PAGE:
That's the good news for Kasich, whose image was once floundering but who is now the front-runner to win a second term in 2014.
The bad news is that expanding Medicaid isn't really helping him secure votes. Nineteen percent say they are more likely to vote for Kasich as a result of his administration's decision. Twenty-three percent say it makes them less likely to support him. For the majority (54 percent), it makes no difference.
Perhaps as troubling for Kasich, almost a quarter of Republican voters (24 percent) say they are less likely to vote for for him as a result of the Medicaid expansion. Only 28 percent of GOP voters in the state say expanding Medicaid is a good thing.
Eight Republican governors have accepted Medicaid expansion under the health-care law. Within the party, that decision is generally seen as a possible political liability for pols like Kasich who might have their eyes on higher office, given that it is intertwined with Obamacare.
The flip side is the cross-party appeal Kasich stands to gain, which is critical in a state like Ohio. Nearly three in four Democratic voters (74 percent) like the idea of expanding Medicaid. And almost a quarter of Democratic voters (24 percent) say they are more likely to vote for Kasich as a result. The poll also shows that, in general, the idea of expanding Medicaid is becoming more popular in the Buckeye State.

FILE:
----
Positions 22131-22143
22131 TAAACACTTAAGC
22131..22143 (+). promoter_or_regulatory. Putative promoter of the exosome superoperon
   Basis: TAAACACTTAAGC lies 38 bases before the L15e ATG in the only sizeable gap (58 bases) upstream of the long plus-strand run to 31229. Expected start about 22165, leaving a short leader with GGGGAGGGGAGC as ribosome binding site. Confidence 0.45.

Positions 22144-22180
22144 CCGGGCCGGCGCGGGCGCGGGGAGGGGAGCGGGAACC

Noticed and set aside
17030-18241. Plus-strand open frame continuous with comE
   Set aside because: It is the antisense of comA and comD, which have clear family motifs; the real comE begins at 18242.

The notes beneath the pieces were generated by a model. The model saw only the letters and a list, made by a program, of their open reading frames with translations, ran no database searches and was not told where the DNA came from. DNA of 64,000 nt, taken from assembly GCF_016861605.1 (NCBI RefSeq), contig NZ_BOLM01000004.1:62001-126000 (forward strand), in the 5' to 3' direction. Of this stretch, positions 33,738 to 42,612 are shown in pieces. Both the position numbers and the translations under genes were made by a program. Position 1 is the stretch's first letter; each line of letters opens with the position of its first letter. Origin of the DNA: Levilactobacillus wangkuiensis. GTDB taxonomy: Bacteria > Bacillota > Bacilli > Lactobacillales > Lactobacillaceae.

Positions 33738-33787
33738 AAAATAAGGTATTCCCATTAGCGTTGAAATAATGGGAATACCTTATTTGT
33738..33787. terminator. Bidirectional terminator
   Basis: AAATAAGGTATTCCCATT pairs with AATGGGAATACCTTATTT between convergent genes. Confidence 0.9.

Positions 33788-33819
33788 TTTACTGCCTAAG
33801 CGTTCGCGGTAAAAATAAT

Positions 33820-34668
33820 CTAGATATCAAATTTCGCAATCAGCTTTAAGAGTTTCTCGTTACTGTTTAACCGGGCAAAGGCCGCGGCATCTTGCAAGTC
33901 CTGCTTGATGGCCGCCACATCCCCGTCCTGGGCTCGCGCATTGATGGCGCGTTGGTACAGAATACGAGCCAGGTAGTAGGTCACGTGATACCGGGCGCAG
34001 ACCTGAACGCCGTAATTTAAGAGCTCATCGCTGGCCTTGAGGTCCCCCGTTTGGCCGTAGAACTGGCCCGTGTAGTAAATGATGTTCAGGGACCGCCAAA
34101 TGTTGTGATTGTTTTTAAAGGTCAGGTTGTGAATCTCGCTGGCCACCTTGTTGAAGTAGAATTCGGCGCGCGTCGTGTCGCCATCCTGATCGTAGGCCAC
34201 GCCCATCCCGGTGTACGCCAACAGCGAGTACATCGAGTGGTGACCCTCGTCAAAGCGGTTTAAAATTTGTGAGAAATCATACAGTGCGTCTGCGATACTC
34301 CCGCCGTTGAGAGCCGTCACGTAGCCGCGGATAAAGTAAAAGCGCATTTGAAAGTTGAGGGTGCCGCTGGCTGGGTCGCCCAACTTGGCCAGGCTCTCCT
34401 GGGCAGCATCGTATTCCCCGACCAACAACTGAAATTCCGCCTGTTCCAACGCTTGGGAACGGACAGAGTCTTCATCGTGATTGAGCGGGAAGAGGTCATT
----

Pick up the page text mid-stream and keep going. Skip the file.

Expanding Medicaid is not always a nonstarter in GOP circles. Witness the recent special election in Louisiana's 5th Congressional District. Vance McAllister, the candidate who embraced the idea, defeated the candidate who opposed it. Of course, the district's high poverty level made McAllister's position more politically tenable than it would be for many Republicans.
But on Election Day in Ohio, Republicans may still come to home to Kasich, despite their opposition to Medicaid expansion, some say.
"Because of Kasich's Medicaid expansion, 24 percent of Republicans say they are less likely to vote for him. History tells us, however, that many of those alienated party members come home on Election Day because they find the other candidates less palatable," said Quinnipiac pollster Peter Brown.
The fact that most Ohio voters have yet to decide whether Kasich's Medicaid decision should move them one way or the other suggests the jury is still out on the political impact of his decision. It's simply not a clear political winner or loser at this point.